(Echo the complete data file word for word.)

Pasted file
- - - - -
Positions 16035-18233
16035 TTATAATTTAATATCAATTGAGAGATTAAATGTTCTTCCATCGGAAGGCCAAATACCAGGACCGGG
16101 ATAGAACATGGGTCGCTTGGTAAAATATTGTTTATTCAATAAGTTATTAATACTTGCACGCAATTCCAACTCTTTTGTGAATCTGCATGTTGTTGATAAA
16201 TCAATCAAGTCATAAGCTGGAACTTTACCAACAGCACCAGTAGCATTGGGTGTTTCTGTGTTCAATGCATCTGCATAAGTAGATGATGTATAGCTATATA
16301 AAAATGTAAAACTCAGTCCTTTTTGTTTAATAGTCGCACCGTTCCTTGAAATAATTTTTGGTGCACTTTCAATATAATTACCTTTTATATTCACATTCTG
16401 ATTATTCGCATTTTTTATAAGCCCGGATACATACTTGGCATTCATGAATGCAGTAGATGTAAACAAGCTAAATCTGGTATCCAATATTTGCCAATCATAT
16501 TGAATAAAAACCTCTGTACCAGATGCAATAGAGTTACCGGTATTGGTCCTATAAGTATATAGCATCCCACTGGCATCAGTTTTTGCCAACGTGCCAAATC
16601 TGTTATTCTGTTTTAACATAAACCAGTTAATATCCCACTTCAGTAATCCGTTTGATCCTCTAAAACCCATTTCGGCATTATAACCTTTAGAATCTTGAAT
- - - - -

Positions 16035-18233
16035 TTATAATTTAATATCAATTGAGAGATTAAATGTTCTTCCATCGGAAGGCCAAATACCAGGACCGGG
16101 ATAGAACATGGGTCGCTTGGTAAAATATTGTTTATTCAATAAGTTATTAATACTTGCACGCAATTCCAACTCTTTTGTGAATCTGCATGTTGTTGATAAA
16201 TCAATCAAGTCATAAGCTGGAACTTTACCAACAGCACCAGTAGCATTGGGTGTTTCTGTGTTCAATGCATCTGCATAAGTAGATGATGTATAGCTATATA
16301 AAAATGTAAAACTCAGTCCTTTTTGTTTAATAGTCGCACCGTTCCTTGAAATAATTTTTGGTGCACTTTCAATATAATTACCTTTTATATTCACATTCTG
16401 ATTATTCGCATTTTTTATAAGCCCGGATACATACTTGGCATTCATGAATGCAGTAGATGTAAACAAGCTAAATCTGGTATCCAATATTTGCCAATCATAT
16501 TGAATAAAAACCTCTGTACCAGATGCAATAGAGTTACCGGTATTGGTCCTATAAGTATATAGCATCCCACTGGCATCAGTTTTTGCCAACGTGCCAAATC
16601 TGTTATTCTGTTTTAACATAAACCAGTTAATATCCCACTTCAGTAATCCGTTTGATCCTCTAAAACCCATTTCGGCATTATAACCTTTAGAATCTTGAAT